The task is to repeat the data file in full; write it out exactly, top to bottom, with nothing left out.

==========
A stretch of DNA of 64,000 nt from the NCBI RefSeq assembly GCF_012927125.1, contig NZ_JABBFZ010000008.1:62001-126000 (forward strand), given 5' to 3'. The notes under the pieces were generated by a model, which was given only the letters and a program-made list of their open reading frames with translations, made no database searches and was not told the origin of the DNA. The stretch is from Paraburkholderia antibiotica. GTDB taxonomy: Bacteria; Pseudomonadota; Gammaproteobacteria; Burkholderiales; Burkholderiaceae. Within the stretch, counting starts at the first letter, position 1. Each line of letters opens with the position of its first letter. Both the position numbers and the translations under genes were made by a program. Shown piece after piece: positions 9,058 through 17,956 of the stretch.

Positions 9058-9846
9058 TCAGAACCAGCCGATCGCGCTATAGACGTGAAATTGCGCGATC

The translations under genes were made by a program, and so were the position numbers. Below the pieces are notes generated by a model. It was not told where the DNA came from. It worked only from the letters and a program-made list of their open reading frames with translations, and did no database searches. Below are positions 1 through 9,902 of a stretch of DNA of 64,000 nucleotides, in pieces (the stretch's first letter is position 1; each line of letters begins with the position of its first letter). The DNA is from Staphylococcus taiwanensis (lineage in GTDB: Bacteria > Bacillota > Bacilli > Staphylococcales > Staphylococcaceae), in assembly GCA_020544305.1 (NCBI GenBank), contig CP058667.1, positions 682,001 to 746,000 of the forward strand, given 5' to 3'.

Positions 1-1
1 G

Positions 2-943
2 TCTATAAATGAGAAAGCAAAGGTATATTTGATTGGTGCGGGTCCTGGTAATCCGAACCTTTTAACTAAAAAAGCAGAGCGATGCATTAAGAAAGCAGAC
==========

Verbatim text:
A stretch of DNA of 64,000 nt from the NCBI RefSeq assembly GCF_012927125.1, contig NZ_JABBFZ010000008.1:62001-126000 (forward strand), given 5' to 3'. The notes under the pieces were generated by a model, which was given only the letters and a program-made list of their open reading frames with translations, made no database searches and was not told the origin of the DNA. The stretch is from Paraburkholderia antibiotica. GTDB taxonomy: Bacteria; Pseudomonadota; Gammaproteobacteria; Burkholderiales; Burkholderiaceae. Within the stretch, counting starts at the first letter, position 1. Each line of letters opens with the position of its first letter. Both the position numbers and the translations under genes were made by a program. Shown piece after piece: positions 9,058 through 17,956 of the stretch.

Positions 9058-9846
9058 TCAGAACCAGCCGATCGCGCTATAGACGTGAAATTGCGCGATC

The translations under genes were made by a program, and so were the position numbers. Below the pieces are notes generated by a model. It was not told where the DNA came from. It worked only from the letters and a program-made list of their open reading frames with translations, and did no database searches. Below are positions 1 through 9,902 of a stretch of DNA of 64,000 nucleotides, in pieces (the stretch's first letter is position 1; each line of letters begins with the position of its first letter). The DNA is from Staphylococcus taiwanensis (lineage in GTDB: Bacteria > Bacillota > Bacilli > Staphylococcales > Staphylococcaceae), in assembly GCA_020544305.1 (NCBI GenBank), contig CP058667.1, positions 682,001 to 746,000 of the forward strand, given 5' to 3'.

Positions 1-1
1 G

Positions 2-943
2 TCTATAAATGAGAAAGCAAAGGTATATTTGATTGGTGCGGGTCCTGGTAATCCGAACCTTTTAACTAAAAAAGCAGAGCGATGCATTAAGAAAGCAGAC